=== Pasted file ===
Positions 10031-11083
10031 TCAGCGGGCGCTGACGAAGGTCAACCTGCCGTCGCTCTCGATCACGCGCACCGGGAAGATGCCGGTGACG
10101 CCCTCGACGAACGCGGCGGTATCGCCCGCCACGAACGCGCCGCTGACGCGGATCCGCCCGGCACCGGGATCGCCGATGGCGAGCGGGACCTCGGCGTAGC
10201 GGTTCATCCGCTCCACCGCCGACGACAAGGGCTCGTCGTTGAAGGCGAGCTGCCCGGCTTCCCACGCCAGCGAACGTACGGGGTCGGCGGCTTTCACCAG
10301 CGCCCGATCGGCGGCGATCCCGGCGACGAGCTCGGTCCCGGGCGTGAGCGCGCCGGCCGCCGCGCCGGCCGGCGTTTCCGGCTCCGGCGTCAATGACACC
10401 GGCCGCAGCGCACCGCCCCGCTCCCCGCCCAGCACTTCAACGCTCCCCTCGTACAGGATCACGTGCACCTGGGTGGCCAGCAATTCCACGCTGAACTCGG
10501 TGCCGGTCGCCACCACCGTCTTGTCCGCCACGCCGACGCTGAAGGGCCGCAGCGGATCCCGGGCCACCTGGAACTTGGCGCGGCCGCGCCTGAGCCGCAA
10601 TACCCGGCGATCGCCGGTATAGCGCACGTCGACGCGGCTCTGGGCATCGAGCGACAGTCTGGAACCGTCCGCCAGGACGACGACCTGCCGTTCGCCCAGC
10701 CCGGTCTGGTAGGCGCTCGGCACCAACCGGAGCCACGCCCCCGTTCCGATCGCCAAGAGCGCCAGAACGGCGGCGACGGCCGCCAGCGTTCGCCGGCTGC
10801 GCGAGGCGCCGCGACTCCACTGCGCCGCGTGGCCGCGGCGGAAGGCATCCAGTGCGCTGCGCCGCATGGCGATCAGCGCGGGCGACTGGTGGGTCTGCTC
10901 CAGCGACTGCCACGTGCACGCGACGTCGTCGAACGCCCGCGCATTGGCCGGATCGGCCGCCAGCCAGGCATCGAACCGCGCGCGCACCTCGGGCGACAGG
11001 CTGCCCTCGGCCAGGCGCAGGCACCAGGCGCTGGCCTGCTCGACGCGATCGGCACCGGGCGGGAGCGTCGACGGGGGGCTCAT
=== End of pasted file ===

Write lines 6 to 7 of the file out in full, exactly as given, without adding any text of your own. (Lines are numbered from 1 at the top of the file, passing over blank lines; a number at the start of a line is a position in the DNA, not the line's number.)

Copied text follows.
10401 GGCCGCAGCGCACCGCCCCGCTCCCCGCCCAGCACTTCAACGCTCCCCTCGTACAGGATCACGTGCACCTGGGTGGCCAGCAATTCCACGCTGAACTCGG
10501 TGCCGGTCGCCACCACCGTCTTGTCCGCCACGCCGACGCTGAAGGGCCGCAGCGGATCCCGGGCCACCTGGAACTTGGCGCGGCCGCGCCTGAGCCGCAA